Gustavo Basso via Wikimedia Commons

The Virginia Department of Health and the Virginia Hospitals and Healthcare Association COVID-19 Dashboard are showing some sobering numbers this morning, as a new 7,139 COVID cases have hit over the last 24 hours while hospitalization trends are inching back towards the September 2021 high water mark.

While all indicators point towards the new Omicron variant being significantly milder in symptoms than the previous Delta variant, the increased virulence combined with already at-risk populations already falling prey to the pandemic means that those who had been taking precautions will now have to increase their vigilance in the days and weeks ahead.  From the Wall Street Journal:

People infected with the Omicron variant of coronavirus are between 50% to 70% less likely to be admitted to the hospital than those who caught earlier strains, according to a new U.K. study that adds to a growing body of evidence of Omicron’s reduced severity in populations with high levels of immunity.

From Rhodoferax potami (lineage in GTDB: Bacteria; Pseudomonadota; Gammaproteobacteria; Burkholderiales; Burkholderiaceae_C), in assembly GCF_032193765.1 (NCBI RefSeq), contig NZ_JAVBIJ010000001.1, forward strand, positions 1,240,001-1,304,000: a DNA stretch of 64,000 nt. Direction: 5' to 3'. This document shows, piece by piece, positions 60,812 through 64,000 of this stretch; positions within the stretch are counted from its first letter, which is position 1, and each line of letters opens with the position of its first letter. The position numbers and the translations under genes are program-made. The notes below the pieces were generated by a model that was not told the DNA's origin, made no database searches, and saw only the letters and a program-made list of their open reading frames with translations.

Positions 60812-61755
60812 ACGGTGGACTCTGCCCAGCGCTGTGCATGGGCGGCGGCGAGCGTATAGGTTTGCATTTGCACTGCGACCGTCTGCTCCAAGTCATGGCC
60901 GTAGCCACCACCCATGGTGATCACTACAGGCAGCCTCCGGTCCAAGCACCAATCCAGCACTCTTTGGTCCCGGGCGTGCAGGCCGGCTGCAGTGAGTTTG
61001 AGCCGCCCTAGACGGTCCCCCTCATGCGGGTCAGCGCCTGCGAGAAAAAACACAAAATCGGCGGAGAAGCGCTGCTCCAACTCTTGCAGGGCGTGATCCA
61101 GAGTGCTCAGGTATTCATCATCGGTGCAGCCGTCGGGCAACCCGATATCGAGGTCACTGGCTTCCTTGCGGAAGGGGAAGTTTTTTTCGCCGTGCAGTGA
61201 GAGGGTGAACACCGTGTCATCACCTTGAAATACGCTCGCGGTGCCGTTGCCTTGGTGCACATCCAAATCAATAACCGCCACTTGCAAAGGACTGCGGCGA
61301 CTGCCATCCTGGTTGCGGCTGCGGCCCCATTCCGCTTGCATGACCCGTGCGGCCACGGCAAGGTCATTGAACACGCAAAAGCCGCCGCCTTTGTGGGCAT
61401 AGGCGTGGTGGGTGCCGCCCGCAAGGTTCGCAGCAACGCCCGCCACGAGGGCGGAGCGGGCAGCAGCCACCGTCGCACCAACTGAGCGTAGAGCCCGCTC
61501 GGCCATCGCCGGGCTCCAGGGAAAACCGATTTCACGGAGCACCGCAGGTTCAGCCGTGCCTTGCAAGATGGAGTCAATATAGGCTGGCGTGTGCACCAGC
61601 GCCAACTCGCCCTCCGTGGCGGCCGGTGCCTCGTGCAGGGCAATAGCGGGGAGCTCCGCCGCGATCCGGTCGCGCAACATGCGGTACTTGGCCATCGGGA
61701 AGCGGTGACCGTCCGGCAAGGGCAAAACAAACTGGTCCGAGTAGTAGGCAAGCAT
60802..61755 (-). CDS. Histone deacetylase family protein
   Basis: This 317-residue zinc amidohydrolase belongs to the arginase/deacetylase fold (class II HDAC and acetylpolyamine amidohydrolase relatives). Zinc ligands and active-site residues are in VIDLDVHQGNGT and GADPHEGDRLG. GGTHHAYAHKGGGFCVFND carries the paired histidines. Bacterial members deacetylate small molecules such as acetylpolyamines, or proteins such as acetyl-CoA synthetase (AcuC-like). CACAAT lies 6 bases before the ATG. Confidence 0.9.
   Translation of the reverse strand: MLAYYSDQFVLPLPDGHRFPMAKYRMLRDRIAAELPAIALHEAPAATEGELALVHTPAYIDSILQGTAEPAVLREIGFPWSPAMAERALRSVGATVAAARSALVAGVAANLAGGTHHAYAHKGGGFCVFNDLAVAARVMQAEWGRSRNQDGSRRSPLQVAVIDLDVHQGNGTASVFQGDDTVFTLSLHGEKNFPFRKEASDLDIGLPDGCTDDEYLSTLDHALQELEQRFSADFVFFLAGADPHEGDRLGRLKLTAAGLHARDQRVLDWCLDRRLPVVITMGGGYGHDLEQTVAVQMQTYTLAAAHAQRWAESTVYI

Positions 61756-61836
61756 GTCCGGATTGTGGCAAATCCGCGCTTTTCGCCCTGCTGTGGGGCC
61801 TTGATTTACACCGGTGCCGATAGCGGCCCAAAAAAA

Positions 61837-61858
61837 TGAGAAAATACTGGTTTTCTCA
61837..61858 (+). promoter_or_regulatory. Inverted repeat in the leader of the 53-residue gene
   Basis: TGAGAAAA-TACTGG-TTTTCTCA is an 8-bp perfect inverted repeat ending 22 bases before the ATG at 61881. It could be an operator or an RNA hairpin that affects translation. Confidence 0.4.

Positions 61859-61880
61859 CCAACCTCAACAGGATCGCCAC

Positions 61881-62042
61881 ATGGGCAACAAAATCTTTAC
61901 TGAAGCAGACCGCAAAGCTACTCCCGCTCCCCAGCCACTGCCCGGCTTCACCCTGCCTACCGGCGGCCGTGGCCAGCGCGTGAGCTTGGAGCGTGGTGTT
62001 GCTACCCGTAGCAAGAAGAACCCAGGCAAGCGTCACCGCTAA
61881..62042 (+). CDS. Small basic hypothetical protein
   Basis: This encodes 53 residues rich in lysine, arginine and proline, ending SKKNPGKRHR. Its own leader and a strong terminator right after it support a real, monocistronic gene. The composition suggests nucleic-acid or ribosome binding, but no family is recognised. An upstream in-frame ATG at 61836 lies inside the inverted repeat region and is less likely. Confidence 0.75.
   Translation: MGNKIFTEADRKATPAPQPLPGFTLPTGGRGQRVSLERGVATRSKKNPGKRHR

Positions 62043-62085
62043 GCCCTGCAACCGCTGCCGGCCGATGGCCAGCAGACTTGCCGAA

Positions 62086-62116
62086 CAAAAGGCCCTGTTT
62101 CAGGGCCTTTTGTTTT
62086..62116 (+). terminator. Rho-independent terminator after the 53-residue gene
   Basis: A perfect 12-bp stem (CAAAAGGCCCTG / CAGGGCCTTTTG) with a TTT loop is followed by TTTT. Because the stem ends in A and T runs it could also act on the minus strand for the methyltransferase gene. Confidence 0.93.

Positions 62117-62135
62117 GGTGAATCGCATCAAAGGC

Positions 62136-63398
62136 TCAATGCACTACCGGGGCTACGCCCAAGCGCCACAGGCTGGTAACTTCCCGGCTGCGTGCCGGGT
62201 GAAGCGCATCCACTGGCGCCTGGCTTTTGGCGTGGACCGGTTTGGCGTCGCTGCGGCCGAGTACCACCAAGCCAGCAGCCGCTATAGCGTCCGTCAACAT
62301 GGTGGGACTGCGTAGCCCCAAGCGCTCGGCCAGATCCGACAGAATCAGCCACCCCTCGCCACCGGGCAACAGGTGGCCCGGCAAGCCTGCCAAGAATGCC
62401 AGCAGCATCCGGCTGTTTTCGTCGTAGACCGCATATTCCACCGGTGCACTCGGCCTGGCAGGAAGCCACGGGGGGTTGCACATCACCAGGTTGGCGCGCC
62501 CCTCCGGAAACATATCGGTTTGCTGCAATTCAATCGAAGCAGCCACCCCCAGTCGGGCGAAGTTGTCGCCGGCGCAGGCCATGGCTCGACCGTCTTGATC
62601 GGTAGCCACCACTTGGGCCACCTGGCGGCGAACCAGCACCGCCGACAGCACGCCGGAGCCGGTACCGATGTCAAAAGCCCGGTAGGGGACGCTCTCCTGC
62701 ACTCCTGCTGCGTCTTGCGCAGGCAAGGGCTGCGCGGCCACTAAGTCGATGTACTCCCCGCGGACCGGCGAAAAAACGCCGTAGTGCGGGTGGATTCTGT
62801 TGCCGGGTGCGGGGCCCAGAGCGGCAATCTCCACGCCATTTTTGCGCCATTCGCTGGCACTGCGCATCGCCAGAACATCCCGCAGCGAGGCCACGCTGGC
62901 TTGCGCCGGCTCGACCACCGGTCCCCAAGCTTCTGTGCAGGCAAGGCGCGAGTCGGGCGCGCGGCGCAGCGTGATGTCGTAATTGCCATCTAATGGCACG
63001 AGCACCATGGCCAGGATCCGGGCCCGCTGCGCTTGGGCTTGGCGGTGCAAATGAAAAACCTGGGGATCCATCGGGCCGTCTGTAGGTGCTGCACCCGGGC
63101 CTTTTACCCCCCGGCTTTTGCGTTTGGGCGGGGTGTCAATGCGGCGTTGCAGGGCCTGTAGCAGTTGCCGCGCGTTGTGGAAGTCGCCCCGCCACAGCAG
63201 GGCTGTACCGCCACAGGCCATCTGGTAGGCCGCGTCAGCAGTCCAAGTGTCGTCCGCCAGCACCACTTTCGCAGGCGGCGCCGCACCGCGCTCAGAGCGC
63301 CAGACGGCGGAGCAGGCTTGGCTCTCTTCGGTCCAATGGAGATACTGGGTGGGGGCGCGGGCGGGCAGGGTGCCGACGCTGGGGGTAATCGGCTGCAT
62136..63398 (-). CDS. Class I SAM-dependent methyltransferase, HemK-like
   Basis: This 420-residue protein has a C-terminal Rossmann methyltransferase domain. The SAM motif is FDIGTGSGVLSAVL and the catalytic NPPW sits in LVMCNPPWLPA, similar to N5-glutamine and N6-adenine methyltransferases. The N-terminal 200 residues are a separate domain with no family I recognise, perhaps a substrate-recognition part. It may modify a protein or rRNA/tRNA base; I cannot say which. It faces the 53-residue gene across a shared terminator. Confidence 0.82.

The analysis from England, published Thursday by the U.K.’s Health Security Agency, follows studies in Scotland and South Africa that also pointed to a substantially lower risk of hospitalization with Omicron than with more established variants, including Delta.

Scientists are still unsure how these encouraging findings around hospitalizations will stack up against Omicron’s much increased transmissibility, and ability to partially evade the protection of vaccines. The risk, they say, is the variant could still cause a big wave of hospital admissions simply by infecting many more people.

The good news is that Omicron’s virulence should help in the race for herd immunity, as only 63% of Americans have achieved immunity either through vaccinations, having caught an earlier case of COVID, or through natural resistance to the disease.  In Virginia, at least 78% have received at least one dose, with 63% receiving both doses.

At present, despite masking and social distancing precautions, Virginia’s R(0) rates are still between 1.4 and 1.8 — meaning that for every person who gets COVID they end up statistically sharing it with 1.4 to 1.8 others.

Mitigation through self-policing, wearing masks in public spaces, and being generally aware of your own health needs in consultation with your doctor remains sound advice from the CDC.